When a retiree dies and leaves his or her retirement plan to a spouse, there is no immediate tax consequence—in other words, no estate tax. The spouse pays ordinary income tax on distributions in the same way as before the death. However, when the surviving spouse dies, or if there was no spousal beneficiary, the IRS can collect twice.
Two types of tax
Two types of tax apply to retirement plan assets when the owner dies. First, the value of the account is included in the taxable estate of the deceased. Federal estate tax on the account can be as high as 45% of the plan balance in some years. Then the balance goes to the non-spousal beneficiary and is taxed again as ordinary income at the recipient's tax rate, which is often higher than the deceased's tax rate. Good deal for Uncle Sam. Not so good for the beneficiary.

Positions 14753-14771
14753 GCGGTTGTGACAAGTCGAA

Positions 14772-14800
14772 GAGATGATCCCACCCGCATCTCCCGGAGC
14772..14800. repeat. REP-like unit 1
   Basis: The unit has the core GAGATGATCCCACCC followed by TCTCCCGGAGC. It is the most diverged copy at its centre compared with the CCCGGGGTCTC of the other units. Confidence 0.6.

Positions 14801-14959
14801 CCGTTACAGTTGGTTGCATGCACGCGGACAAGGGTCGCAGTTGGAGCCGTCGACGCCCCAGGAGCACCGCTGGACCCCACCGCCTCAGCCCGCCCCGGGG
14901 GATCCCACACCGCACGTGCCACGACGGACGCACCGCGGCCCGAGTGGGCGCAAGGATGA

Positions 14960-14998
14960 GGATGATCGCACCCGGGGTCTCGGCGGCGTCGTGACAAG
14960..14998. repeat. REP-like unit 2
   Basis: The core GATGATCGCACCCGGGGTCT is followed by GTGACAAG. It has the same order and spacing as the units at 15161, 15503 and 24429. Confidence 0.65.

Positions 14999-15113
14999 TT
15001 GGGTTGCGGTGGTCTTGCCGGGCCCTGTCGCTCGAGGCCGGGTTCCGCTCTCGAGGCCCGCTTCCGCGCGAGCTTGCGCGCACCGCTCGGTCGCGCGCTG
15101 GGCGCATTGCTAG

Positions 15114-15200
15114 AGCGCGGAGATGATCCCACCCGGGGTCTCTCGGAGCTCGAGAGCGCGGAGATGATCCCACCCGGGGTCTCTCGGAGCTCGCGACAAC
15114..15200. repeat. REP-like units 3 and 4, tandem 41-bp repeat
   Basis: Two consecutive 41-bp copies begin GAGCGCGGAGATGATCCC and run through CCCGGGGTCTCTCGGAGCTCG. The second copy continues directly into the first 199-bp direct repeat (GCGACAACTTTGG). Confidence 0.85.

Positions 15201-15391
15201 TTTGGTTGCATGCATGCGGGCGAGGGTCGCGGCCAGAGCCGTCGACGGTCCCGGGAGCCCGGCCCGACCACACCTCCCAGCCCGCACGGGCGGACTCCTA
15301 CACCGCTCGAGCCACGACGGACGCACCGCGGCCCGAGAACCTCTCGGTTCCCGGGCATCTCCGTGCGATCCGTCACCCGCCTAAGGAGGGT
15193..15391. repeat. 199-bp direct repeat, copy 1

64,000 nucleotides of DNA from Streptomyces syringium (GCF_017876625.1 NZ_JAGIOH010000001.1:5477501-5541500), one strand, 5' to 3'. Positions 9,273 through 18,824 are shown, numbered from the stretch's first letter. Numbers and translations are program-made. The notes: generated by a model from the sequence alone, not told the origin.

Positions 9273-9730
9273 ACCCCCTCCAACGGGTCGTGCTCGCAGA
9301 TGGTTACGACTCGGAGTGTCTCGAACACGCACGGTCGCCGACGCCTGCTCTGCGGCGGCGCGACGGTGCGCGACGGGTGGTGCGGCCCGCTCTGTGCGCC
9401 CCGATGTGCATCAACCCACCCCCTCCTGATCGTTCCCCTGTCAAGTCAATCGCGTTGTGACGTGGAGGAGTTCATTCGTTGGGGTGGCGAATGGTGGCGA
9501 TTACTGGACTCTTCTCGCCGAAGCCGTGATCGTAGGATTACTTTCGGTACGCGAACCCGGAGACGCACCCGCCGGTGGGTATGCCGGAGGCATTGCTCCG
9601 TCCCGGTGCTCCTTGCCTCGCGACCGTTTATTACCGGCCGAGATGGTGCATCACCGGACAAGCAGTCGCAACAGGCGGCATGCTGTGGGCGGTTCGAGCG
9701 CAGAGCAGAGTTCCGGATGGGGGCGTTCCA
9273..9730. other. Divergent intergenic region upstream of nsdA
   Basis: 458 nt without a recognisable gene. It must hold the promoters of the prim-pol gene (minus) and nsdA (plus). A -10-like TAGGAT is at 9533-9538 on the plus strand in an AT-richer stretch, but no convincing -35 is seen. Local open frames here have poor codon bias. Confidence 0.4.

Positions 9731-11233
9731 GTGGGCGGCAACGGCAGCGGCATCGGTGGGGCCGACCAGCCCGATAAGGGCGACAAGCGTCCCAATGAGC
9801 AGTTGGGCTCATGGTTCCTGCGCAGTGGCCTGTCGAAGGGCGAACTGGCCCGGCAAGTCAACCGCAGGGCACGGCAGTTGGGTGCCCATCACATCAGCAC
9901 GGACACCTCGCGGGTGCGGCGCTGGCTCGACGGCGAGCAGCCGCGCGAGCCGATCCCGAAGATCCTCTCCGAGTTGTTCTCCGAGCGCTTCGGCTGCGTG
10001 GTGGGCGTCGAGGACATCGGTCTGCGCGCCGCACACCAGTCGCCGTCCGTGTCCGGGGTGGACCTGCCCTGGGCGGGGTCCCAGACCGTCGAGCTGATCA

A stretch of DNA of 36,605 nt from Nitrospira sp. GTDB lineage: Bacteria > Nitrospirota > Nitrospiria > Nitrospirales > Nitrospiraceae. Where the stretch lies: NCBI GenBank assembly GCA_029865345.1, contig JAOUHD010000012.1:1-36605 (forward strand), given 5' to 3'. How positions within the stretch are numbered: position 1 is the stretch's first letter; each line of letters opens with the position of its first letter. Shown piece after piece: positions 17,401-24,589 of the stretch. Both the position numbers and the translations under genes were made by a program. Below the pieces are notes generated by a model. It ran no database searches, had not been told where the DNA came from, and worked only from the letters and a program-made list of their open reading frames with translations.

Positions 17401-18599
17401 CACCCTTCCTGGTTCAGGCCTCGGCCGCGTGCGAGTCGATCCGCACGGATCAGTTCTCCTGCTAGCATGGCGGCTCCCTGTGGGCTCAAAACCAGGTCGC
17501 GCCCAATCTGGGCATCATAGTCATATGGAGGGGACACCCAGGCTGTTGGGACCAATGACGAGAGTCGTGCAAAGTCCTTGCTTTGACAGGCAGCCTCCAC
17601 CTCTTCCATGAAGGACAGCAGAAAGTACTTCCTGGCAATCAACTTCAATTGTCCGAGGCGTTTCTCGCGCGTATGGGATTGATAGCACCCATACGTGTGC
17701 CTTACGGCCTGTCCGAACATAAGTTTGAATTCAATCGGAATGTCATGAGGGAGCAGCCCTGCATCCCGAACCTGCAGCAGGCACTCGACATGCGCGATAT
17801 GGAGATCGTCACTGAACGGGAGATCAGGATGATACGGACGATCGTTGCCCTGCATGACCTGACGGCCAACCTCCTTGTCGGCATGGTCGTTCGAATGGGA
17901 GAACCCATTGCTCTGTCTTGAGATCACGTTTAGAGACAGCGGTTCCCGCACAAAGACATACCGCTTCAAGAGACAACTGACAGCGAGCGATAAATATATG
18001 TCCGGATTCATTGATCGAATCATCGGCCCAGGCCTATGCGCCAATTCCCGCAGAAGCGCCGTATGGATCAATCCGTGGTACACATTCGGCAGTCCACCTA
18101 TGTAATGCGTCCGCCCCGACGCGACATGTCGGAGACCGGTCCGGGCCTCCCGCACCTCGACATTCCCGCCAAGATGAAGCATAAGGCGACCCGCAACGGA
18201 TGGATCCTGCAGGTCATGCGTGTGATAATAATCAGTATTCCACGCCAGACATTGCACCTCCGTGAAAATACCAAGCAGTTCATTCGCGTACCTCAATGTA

With careful planning, the tax bite can be muzzled. The trick is to leave as little in the taxable estate as possible and pay the income tax using low tax rates.
Advantages of using an annuity
One way to minimize the amount left in the taxable estate is to use an annuity. An annuity is a contract with an insurance company that gives you a series of payments over time. The annuity can be structured to give payments over the joint life of the retiree and a beneficiary. This common type of arrangement is called a joint life and survivor benefit.
Using a joint life benefit minimizes the amount included in the decedent's taxable estate while guaranteeing payments for the survivor's life. Life insurance can be used in conjunction with this to cover the estate taxes due on the amount left in the estate.
This method also spreads the remainder payments over the life of the beneficiary who will pay tax on the distributions, but without the risk of a lump sum forcing an increase in tax bracket. Without using a lifetime distribution method, the non-spousal beneficiary would have to receive the balance of the proceeds and pay taxes in five years.
Annuity payout options
Annuities also offer other payout options:
With forethought and careful planning, you may avoid double taxation on your retirement plan benefit.
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